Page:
Steve Bemis worked in corporate law for 35 years and for the last several years with the Farm-to-Consumer Legal Defense Fund advocating for greater access to local foods, especially raw milk. Shown here with his favorite John Deere diesel, Steve bales round and square hay for local farmers. A frequent commentator on The Complete Patient (www.thecompletepatient.com), he shares his thoughts on proposed food safety legislation.
The current rush in Washington to spread a single new food safety umbrella over America’s food supply will only help if things needing fixed, get fixed and those not needing fixed, are freed. Small farmers fall into the latter category. Trapped in a fragmented food safety system grown up in the decades since Sinclair’s The Jungle, suppliers of local food are captive to concepts and procedures designed for the industrial-scale agriculture system and in the case of raw milk, outdated notions of risk.
There is precedent in both federal and many state laws to just exempt small farms. The federal Egg Products Inspection Act provides for exemption of egg sales by farmers who sell eggs of their own production direct to consumers, as well as sales of eggs from flocks of 3000 or fewer birds (regardless of to whom the eggs are sold). Michigan’s Egg Law, dating to 1963, specifically exempts farm to consumer egg sales, and the state’s Food Law similarly exempts uncut vegetable sales. These are steps in the right direction. Local food customers and the farmers who supply them can handle their freedom! I suggest federal (and corresponding state) exemptions for small farms milking 100 or fewer cows, and similarly scaled exemptions covering chicken, pork, beef and other meats and produce.
An approach utilizing exemptions will free small operations of burdensome overhead and inspections, and will free up scarce regulatory resources and inspectors for the large businesses whose scale and potential for widespread damage require greater attention. The tight feedback loop between farmers and local customers has built-in integrity and self-regulatory strengths. If there’s a problem, pick up the phone and call the farmer. A couple of calls warns him or her that a phone-tree (or email) recall should be implemented. Fast. Simple. Effective. Additional incentives to maintain quality exist in the risk of lawsuit if you make someone really sick, and the corollary of risk which is the cost of insurance. Farmers can adopt voluntary self-regulation in the form of “best practice” standards to assist in marketing and to further bolster the farmer/consumer relationship.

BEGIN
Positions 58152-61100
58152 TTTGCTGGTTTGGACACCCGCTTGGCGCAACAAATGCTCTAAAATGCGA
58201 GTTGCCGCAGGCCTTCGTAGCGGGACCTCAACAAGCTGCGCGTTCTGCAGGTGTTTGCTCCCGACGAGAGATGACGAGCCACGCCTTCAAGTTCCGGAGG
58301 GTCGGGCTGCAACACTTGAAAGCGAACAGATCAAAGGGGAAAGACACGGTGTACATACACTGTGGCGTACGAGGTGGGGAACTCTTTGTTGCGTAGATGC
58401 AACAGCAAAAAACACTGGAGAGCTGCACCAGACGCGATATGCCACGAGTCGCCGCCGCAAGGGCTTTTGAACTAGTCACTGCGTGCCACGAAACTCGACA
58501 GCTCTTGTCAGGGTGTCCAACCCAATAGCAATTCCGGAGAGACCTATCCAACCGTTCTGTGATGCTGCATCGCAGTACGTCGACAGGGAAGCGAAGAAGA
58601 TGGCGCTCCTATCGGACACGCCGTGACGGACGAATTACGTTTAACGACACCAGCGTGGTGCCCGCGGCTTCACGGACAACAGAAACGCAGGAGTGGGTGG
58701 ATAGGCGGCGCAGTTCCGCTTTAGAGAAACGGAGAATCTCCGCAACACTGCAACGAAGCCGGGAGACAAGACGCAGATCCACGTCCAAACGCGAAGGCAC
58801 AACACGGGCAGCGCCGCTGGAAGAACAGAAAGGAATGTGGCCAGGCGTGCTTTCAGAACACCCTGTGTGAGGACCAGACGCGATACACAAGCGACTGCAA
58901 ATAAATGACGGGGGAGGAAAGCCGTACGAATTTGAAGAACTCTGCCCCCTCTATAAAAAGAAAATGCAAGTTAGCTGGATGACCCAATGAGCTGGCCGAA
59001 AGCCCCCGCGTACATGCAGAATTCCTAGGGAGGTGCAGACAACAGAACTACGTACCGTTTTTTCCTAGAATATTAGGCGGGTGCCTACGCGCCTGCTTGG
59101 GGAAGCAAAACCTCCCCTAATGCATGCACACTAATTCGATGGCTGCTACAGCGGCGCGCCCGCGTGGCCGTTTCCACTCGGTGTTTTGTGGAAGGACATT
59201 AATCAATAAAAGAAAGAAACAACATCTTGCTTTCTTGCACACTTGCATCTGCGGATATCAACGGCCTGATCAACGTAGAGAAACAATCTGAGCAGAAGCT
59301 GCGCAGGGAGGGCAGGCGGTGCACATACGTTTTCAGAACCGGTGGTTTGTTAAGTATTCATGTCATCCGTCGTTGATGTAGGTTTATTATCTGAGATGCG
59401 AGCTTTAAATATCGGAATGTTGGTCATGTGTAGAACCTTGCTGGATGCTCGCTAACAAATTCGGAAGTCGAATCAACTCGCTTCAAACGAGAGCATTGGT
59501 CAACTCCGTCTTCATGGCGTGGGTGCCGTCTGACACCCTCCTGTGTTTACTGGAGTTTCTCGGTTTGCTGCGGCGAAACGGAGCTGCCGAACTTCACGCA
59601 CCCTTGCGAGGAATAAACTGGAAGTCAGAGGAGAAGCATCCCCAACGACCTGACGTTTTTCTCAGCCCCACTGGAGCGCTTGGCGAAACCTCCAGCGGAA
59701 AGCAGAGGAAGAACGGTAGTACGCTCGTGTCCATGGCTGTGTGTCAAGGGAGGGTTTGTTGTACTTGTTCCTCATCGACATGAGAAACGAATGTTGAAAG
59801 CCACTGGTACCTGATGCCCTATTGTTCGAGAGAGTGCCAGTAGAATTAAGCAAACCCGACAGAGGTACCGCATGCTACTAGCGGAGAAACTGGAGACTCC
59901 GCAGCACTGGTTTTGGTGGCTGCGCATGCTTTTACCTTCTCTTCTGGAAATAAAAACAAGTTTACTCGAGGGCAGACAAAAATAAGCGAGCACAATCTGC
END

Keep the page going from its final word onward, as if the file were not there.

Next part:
The alternative to freeing up the local food system will be increased (perhaps, crippling) complexity in the safety laws which are being developed. The drum-beat of national food recalls suggests that the problems exist in the industrial system. Greater nutrition and quality in local foods raised organically from healthy soils suggest that the solutions may well exist in the local food system. We must be free to access foods of our choice at an accessible price. Attempting to draft detailed provisions which address the radically different scales of big and small farms with their very different needs will at best lead to frustration and delay, and at worst will lead to a results, oppressive in the extreme, where the smalls are outgunned by the bigs.
Thus, the recommendation is to recognize these freedoms, and simply exempt us.
Note from Kimberly:
Please forward this common sense advice to the politicians representing you in Washington. Thanks, Steve for the excellent insight on a very important issue.
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